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CAUSES OF BLEEDING. Defective clot formation Platelet plug Fibrin clot Excessive fibrinolysis Vascular fragility. PLATELET DEFECTS. Thrombocytopenia Increased consumption (ITP, DIC) Decreased production (marrow disease, chemo)

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causes of bleeding
CAUSES OF BLEEDING
  • Defective clot formation
    • Platelet plug
    • Fibrin clot
  • Excessive fibrinolysis
  • Vascular fragility
platelet defects
PLATELET DEFECTS

Thrombocytopenia

Increased consumption (ITP, DIC)

Decreased production (marrow disease, chemo)

Defective platelet function (ASA, other drugs most common cause)

Von Willebrand disease (defective platelet adhesion)

Most common inherited bleeding disorder?

defects in fibrin clot formation
DEFECTS IN FIBRIN CLOT FORMATION

Inherited deficiency of single clotting factor (hemophilia A or B)

Acquired deficiency of multiple clotting factors

Liver disease

Vitamin K deficiency/warfarin

DIC

Circulating inhibitor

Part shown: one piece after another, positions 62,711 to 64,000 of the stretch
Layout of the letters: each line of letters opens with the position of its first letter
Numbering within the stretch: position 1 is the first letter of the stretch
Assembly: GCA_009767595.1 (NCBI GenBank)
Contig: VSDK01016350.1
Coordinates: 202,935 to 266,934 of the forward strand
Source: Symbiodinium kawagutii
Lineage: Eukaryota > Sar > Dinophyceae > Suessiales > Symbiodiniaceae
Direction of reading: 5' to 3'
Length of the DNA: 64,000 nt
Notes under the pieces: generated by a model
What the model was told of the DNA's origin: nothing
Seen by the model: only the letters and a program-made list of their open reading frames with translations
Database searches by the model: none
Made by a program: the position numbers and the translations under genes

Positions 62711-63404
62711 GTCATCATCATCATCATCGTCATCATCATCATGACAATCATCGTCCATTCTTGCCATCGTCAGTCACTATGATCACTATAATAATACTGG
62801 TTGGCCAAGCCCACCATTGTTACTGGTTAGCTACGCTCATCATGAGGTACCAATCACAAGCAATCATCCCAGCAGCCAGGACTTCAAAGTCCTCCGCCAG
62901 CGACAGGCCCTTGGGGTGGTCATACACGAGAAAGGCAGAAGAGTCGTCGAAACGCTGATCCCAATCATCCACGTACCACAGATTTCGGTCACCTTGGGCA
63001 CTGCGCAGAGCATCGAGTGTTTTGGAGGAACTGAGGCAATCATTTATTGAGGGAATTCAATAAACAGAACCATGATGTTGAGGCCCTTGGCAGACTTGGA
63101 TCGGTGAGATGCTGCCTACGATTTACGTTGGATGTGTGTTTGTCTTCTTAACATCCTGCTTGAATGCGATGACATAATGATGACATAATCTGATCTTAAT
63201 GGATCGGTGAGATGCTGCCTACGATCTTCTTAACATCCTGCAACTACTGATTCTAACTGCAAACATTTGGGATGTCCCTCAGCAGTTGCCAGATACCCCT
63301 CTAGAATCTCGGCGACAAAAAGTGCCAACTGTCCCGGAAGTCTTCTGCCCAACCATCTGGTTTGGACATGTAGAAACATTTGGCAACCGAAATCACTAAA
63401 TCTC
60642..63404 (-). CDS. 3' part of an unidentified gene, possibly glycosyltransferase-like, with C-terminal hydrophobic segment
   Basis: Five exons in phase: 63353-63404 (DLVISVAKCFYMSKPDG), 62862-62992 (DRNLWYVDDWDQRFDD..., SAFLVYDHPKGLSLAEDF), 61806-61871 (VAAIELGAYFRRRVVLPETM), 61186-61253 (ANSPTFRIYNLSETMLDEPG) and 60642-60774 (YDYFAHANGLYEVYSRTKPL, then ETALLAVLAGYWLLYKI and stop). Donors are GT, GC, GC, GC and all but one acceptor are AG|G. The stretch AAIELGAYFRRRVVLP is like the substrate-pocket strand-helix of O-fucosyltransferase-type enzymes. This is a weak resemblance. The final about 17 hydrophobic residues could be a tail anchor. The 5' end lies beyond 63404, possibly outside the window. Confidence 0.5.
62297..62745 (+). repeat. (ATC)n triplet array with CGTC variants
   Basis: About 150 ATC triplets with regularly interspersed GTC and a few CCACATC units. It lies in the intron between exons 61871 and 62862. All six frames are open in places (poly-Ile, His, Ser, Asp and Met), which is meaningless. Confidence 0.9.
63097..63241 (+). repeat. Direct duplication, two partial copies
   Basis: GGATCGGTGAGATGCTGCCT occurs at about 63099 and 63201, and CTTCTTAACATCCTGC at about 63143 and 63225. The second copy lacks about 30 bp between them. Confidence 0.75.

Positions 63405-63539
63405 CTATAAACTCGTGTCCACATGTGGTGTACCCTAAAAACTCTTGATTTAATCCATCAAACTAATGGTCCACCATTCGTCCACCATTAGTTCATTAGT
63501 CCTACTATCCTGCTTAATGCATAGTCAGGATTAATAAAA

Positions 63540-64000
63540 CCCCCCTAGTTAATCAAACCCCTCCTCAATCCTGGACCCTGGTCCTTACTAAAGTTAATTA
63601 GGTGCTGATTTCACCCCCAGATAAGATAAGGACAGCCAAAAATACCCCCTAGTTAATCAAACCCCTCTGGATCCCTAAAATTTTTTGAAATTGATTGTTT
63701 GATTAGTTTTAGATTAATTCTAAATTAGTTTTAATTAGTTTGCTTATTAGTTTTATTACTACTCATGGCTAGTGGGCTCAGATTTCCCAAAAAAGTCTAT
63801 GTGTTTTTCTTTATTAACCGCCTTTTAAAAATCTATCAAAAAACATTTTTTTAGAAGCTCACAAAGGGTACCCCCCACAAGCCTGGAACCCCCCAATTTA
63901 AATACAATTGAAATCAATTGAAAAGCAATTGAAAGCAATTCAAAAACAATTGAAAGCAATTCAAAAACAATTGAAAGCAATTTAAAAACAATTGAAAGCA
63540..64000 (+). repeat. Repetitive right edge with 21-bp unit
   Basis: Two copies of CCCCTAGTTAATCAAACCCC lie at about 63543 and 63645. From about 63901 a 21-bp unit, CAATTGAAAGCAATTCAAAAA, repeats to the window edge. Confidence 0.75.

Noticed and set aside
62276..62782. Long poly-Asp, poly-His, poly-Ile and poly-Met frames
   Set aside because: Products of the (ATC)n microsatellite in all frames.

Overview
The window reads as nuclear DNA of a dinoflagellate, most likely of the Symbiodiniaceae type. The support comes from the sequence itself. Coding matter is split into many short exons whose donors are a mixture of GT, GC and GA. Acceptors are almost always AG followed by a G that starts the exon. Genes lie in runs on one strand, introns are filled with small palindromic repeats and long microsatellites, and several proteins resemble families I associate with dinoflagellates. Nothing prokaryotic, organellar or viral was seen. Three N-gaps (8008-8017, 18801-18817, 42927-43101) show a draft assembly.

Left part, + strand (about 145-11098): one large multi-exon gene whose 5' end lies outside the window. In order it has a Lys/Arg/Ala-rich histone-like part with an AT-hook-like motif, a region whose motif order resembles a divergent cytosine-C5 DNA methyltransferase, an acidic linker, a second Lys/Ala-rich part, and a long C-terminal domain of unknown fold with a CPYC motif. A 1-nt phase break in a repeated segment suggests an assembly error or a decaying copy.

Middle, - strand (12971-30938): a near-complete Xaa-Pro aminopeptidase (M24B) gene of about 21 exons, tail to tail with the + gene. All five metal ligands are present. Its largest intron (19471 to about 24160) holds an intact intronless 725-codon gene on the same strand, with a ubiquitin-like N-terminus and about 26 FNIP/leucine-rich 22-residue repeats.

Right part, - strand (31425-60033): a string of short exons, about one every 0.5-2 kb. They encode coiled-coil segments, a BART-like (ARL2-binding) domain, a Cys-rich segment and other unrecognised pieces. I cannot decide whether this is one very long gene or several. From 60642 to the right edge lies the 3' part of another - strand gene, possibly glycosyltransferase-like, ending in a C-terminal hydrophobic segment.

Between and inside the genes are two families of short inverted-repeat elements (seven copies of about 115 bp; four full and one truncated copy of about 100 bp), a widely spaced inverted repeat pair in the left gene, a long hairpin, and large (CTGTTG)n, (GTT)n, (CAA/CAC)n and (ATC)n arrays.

Antibody to factor VIII

Heparin

Defective fibrin crosslinking (factor XIII deficiency - very rare)

excessive fibrinolysis
EXCESSIVE FIBRINOLYSIS

DIC

Thrombolytic drug administration

Inherited deficiency of fibrinolytic inhibitor (rare)

vascular disorders that can cause bleeding
VASCULAR DISORDERS THAT CAN CAUSE BLEEDING

Inherited defect in collagen formation (Ehlers Danlos syndrome)

Acquired defect in collagen formation (scurvy) (mainly purpura)

Infiltrative disease (amyloidosis)

Vasculitis (purpura only)

assessment of bleeding risk
ASSESSMENT OF BLEEDING RISK

History & physical exam*

Platelet count*

Assessment of platelet function

Bleeding time

Platelet Function Analysis

Assessment of fibrin clot formation

PT/INR*

aPTT

Thrombin time

Assessment of fibrinolytic system

*Part of routine pre-op screen

usefulness of the history in screening for bleeding disorders
USEFULNESS OF THE HISTORY IN SCREENING FOR BLEEDING DISORDERS

Odds ratios for presence/absence of bleeding disorder by multivariate analysis

Symptom

Odds ratio

95% CI

Family members with proven bleeding disorder

50.5

12.5-202.9